Studying Alignment in Spontaneous Speech via Automatic Methods: How Do Children Use Task-specific Referents to Succeed in a Collaborative Learning Activity?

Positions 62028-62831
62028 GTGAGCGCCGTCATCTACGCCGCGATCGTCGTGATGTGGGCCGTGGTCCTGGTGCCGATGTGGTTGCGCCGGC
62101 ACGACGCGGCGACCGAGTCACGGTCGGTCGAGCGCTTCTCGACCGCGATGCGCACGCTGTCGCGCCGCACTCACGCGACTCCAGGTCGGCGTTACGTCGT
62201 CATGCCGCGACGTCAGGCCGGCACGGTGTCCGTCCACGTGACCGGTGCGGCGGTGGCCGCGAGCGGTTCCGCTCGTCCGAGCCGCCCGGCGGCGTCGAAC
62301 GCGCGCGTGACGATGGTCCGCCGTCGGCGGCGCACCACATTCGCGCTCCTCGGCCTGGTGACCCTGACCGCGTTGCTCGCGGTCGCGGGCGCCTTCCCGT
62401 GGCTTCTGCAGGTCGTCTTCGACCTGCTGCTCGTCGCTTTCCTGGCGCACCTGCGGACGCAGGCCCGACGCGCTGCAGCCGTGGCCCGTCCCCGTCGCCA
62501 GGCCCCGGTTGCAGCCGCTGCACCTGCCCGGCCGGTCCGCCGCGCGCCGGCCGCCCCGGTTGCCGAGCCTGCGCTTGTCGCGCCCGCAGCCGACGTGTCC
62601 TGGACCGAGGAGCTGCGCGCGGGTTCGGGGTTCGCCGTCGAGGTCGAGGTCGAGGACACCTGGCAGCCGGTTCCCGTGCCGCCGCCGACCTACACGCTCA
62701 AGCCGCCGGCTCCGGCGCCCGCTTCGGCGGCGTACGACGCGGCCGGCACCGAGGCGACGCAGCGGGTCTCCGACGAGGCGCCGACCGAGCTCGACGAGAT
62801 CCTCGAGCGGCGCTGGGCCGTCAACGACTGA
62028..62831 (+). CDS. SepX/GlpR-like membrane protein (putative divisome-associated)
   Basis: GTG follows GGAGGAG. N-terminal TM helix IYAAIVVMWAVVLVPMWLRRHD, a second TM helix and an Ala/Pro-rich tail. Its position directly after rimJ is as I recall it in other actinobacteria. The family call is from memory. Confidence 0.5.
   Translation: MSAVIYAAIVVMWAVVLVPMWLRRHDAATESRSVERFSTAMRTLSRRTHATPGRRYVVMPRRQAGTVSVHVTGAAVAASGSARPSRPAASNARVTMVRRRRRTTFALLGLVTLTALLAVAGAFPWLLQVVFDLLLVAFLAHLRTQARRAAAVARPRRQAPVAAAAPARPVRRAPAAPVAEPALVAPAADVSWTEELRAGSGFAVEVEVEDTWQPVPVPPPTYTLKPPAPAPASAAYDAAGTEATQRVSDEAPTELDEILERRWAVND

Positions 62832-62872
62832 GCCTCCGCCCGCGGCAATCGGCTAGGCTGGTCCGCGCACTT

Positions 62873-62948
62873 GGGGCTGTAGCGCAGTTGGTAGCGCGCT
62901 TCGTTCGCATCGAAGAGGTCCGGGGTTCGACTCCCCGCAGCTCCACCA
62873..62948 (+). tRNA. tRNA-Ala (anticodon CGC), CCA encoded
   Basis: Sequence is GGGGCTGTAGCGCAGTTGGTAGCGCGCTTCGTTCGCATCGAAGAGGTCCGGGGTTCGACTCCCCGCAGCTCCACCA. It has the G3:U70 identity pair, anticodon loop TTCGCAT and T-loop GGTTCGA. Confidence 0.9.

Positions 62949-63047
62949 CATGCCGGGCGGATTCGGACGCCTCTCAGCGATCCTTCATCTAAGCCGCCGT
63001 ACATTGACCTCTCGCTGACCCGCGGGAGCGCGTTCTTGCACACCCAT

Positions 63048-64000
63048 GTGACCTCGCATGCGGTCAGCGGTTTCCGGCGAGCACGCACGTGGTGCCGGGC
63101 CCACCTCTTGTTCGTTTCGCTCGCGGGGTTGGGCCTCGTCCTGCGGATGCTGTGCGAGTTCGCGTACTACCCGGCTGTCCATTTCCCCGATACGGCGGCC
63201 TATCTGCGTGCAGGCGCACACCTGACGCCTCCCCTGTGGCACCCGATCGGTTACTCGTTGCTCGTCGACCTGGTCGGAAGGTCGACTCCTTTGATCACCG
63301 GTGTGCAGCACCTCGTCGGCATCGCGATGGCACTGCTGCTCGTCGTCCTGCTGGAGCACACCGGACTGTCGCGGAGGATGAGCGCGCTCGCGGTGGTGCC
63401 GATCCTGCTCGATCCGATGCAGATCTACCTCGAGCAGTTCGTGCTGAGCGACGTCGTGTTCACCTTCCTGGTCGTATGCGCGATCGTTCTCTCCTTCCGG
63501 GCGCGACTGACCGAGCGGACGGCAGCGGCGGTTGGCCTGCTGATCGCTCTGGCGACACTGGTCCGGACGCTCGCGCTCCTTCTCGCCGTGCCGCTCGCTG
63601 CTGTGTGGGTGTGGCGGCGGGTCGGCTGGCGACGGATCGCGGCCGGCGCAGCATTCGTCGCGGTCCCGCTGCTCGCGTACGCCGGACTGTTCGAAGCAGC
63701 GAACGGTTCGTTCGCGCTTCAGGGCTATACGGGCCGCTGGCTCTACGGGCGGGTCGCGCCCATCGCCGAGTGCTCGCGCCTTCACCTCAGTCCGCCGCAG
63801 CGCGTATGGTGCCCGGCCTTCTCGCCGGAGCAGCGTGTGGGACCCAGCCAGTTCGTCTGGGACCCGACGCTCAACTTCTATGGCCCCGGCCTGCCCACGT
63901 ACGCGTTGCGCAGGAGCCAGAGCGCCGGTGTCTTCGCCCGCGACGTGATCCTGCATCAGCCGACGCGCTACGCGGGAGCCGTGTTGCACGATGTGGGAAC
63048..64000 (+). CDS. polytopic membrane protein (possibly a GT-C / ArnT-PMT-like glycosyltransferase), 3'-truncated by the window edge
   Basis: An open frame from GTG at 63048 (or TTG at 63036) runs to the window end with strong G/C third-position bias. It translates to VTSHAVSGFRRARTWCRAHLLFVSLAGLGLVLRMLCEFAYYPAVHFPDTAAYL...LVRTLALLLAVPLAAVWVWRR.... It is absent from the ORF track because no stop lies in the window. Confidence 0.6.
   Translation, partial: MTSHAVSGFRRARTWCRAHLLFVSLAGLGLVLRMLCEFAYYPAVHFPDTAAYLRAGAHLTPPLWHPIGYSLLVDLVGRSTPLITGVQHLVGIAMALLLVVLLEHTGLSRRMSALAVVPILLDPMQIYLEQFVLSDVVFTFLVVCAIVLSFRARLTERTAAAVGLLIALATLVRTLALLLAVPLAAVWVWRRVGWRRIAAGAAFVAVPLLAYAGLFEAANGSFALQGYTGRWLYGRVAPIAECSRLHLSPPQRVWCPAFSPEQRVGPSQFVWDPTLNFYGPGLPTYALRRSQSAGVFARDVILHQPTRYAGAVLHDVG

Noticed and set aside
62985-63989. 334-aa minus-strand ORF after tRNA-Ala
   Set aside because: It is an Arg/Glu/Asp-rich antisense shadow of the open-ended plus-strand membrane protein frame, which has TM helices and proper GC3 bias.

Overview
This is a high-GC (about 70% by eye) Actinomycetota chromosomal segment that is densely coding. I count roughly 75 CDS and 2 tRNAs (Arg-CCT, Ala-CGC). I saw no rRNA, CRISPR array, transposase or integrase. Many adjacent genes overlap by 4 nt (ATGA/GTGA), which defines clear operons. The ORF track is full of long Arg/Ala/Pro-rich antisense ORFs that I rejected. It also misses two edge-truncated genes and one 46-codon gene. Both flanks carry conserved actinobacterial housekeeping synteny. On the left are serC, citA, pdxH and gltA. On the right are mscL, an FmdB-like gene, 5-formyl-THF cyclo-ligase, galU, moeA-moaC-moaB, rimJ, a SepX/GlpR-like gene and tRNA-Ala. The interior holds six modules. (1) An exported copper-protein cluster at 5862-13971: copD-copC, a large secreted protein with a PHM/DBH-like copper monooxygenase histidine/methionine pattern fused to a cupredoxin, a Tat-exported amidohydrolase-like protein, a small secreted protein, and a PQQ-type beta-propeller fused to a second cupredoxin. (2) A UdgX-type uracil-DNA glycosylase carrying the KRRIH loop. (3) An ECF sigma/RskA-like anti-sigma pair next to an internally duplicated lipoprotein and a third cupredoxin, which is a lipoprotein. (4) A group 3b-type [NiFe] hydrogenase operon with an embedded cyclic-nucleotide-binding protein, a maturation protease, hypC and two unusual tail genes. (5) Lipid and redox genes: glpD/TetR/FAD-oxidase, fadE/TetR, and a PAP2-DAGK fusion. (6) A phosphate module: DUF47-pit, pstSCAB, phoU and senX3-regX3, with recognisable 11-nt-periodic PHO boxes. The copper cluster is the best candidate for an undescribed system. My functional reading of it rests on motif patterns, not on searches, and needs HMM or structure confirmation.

A dialogue is successful when there is alignment between the speakers, at different linguistic levels. In this work, we consider the dialogue occurring between interlocutors engaged in a collaborative learning task, and explore how performance and learning (i.e. task success) relate to dialogue alignment processes. The main contribution of this work is to propose new measures to automatically study alignment, to consider completely spontaneous spoken dialogues among children in the context of a collaborative learning activity. Our measures of alignment consider the children's use of expressions that are related to the task at hand, their follow-up actions of these expressions, and how it links to task success. Focusing on expressions related to the task gives us insight into the way children use (potentially unfamiliar) terminology related to the task. A first finding of this work is the discovery that the measures we propose can capture elements of lexical alignment in such a context. Through these measures, we find that teams with bad performance often aligned too late in the dialogue to achieve task success, and that they were late to follow up each other's instructions with actions. We also found that while interlocutors do not exhibit hesitation phenomena (which we measure by looking at fillers) in introducing expressions pertaining to the task, they do exhibit hesitation before accepting the expression, in the role of clarification. Lastly, we show that information management markers (measured by the discourse marker 'oh') occur in the general vicinity of the follow up actions from (automatically) inferred instructions. However, good performers tend to have this marker closer to these actions. Our measures still reflect some fine-grained aspects of learning in the dialogue, even if we cannot conclude that overall they are linked to the final measure of learning.READ FULL TEXT